I am waiting with some interest to hear the alternative of the Deputy Leader of the Opposition now that the appropriate time has arrived. I regret to say that although the conversion scheme has been lauded as a great success because of only 3 per cent, of the bondholders dissenting, it resulted in a much smaller response on the part of tho people than I expected.


Mr Theodore - The honorable member was optimistic.


Mr CROUCH - The reason is that at the time there was current in the community a sense of injustice regarding the way in which the bondholders had been treated. In the first place, statements were published and requests made over the signature of both the Prime Minister and the Treasurer to oversea traders who had moneys to invest to communicate with the Treasurer informing him of the amount. That action in itself caused injustice. For some time I have been endeavouring to ascertain the reason for giving special treatment to oversea traders. The honorable member for Indi (Mr. Jones) asked in this House why they had been placed in a privileged position, and he was told that it was in accordance with the original legislation and the recommendation of the Premiers Conference. That goes back, not to causes, but to statements. I wish to find the real cause for giving the overseas traders special treatment over our own traders. The fact that the Premiers Conference recommended that action shows that it must have had some reason for it. To-day I asked the Treasurer the following questions: -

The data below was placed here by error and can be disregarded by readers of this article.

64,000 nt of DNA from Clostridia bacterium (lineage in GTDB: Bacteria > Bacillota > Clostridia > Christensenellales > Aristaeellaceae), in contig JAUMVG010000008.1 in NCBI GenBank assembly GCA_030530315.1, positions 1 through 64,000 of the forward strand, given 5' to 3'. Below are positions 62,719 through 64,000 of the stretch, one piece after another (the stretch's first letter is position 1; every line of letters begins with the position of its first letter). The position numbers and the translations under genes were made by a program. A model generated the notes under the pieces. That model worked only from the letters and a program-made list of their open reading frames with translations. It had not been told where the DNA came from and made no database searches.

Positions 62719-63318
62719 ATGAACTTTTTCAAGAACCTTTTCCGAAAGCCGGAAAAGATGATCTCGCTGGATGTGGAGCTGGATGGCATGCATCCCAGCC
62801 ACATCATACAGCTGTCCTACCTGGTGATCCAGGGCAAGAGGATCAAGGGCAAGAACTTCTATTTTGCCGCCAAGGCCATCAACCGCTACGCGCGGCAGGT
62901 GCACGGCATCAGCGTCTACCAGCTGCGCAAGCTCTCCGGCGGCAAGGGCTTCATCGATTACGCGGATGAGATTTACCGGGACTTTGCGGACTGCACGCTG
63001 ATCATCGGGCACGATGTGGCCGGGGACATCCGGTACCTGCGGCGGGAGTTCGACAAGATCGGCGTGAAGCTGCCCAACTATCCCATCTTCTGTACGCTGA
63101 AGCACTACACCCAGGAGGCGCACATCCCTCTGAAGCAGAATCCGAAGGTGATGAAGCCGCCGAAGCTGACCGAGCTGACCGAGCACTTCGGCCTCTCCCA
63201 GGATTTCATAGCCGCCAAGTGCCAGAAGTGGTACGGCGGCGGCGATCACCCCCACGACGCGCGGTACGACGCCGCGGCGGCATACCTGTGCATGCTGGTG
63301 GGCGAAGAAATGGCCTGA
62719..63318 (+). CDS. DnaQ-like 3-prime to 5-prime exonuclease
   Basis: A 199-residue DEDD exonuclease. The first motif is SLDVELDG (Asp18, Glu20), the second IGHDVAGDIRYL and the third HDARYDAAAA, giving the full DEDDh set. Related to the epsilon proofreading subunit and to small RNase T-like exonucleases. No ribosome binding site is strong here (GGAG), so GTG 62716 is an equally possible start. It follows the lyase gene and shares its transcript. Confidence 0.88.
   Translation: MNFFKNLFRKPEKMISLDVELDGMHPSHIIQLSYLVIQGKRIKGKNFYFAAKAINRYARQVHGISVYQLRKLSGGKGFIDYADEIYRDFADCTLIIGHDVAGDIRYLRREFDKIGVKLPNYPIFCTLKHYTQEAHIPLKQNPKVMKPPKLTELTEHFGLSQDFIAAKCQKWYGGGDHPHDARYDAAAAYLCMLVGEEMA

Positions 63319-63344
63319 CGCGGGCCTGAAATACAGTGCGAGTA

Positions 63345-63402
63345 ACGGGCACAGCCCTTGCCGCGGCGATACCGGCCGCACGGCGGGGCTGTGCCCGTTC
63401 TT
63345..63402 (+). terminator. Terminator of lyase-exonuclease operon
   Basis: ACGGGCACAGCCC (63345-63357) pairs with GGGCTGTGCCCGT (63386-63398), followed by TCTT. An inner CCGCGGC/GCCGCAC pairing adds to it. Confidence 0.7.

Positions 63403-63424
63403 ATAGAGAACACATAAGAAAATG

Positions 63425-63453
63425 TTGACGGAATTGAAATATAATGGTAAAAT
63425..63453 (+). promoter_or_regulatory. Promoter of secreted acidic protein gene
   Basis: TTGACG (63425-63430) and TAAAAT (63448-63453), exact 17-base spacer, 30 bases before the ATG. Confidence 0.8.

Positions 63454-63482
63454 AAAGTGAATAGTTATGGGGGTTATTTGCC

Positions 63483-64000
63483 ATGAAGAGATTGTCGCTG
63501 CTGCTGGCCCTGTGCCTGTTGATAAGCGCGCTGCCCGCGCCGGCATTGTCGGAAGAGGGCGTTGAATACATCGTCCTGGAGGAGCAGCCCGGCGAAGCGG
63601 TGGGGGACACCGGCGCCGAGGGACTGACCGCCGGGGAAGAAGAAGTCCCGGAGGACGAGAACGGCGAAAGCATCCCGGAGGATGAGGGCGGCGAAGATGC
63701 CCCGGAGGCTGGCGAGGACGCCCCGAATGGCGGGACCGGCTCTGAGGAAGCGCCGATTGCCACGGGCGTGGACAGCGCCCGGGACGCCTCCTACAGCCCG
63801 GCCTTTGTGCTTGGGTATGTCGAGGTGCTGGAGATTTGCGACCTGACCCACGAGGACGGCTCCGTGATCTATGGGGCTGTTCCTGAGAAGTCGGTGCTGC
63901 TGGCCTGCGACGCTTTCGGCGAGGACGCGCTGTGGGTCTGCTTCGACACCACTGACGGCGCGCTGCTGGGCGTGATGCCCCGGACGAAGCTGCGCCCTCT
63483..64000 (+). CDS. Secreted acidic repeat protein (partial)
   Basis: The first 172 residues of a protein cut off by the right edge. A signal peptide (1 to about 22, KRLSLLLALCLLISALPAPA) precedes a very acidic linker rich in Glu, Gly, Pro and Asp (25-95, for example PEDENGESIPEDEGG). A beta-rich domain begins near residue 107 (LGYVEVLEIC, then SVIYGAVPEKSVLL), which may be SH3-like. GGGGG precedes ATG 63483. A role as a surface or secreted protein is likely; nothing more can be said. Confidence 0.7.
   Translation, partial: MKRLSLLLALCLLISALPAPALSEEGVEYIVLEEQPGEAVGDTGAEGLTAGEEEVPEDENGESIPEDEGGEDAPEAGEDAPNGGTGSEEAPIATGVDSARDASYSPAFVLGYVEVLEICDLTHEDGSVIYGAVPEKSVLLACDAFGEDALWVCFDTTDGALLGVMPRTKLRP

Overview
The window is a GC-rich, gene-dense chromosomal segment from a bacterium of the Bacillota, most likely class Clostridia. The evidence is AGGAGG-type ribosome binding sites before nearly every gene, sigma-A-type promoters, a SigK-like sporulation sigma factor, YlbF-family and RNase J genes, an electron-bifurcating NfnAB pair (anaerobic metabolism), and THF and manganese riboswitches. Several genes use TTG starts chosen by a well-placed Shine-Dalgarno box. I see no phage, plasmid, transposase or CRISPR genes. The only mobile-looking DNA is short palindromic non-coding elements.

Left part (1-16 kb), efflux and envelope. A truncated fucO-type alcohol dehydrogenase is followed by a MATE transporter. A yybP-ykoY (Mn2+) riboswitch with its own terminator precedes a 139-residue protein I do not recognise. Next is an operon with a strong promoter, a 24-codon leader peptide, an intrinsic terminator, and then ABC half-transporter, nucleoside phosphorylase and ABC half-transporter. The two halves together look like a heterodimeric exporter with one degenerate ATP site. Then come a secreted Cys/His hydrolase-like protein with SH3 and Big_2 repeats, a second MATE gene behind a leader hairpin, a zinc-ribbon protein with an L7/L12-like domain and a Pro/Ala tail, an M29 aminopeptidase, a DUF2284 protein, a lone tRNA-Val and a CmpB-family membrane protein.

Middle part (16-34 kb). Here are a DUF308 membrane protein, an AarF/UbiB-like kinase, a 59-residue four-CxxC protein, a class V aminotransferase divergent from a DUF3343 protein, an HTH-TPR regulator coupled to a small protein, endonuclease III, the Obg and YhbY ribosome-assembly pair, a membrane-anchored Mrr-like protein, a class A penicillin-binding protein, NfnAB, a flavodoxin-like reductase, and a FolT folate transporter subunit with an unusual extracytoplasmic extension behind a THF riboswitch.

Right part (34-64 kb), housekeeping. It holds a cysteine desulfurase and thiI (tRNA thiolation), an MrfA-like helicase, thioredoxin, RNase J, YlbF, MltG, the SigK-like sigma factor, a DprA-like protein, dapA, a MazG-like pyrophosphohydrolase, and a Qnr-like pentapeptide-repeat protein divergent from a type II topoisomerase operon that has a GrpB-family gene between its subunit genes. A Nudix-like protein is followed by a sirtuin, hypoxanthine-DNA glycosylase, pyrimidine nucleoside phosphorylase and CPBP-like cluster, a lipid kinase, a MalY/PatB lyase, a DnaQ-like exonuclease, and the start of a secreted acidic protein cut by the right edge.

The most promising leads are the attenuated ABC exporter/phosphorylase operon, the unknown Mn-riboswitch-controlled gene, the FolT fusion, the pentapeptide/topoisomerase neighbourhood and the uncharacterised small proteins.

1.   Whether any arrangement with or promise to the overseas traders who lent money in the last Commonwealth loan was made other than that made in the prospectus to Australian lenders?

2.   Was the bulk of the overseas traders' money lent for their own convenience at a high rate of interest for a short period to save an unusually high rate of exchange?

3.   What is the reason that these overseas lenders are placed in a privileged position over Australian lenders in regard to repayment dates? -

Tho Treasurer replied -

1.   No. The option of investing for a period of two years was given partly with a view to attracting trade moneys, and oversea traders were specially invited to subscribe to the loan.

2.   - The rate of interest for the two-year period was (J per cent. The telegraphic rate of exchange on London was !) per cent., and difficulty was being experienced in securing exchange. Presumably the investment met the convenience of many oversea traders.

3.   Before the terms of the conversion loan were fixed, representations were made to the Conference of Commonwealth and State Ministers that, owing to exchange difficulties, large amounts of Government securities had been purchased with oversea trade moneys as short term investments. The conference considered that as these were not moneys available for permanent investment but were required for Carrying on trade, arrangements should bo made for the issue of short-dated securities on the conversion of the old securities. Provision was accordingly made in the Commonwealth Debt Conversion Act which was passed by Parliament in August last,

The Treasurer says that we cannot interfere with trade. I say that the Australian trader who ,is a bondholder should also be considered.


Mr Theodore - The Australian trader is not in a position comparable with that of the oversea trader. He was not compelled to put his money into that class of investment.


Mr CROUCH - He did it to help the country. Many Australian traders had invested money in loans to mature in 1932, at which time the money would he urgently needed. Trade does not always consist of barter, because at times it depends upon investments of some sort that must give a definite return at a stated period. During the debate on the original legislation the statement was made, and it was not contradicted, that these oversea investors consisted largely of American oil men, machinery men and motor men.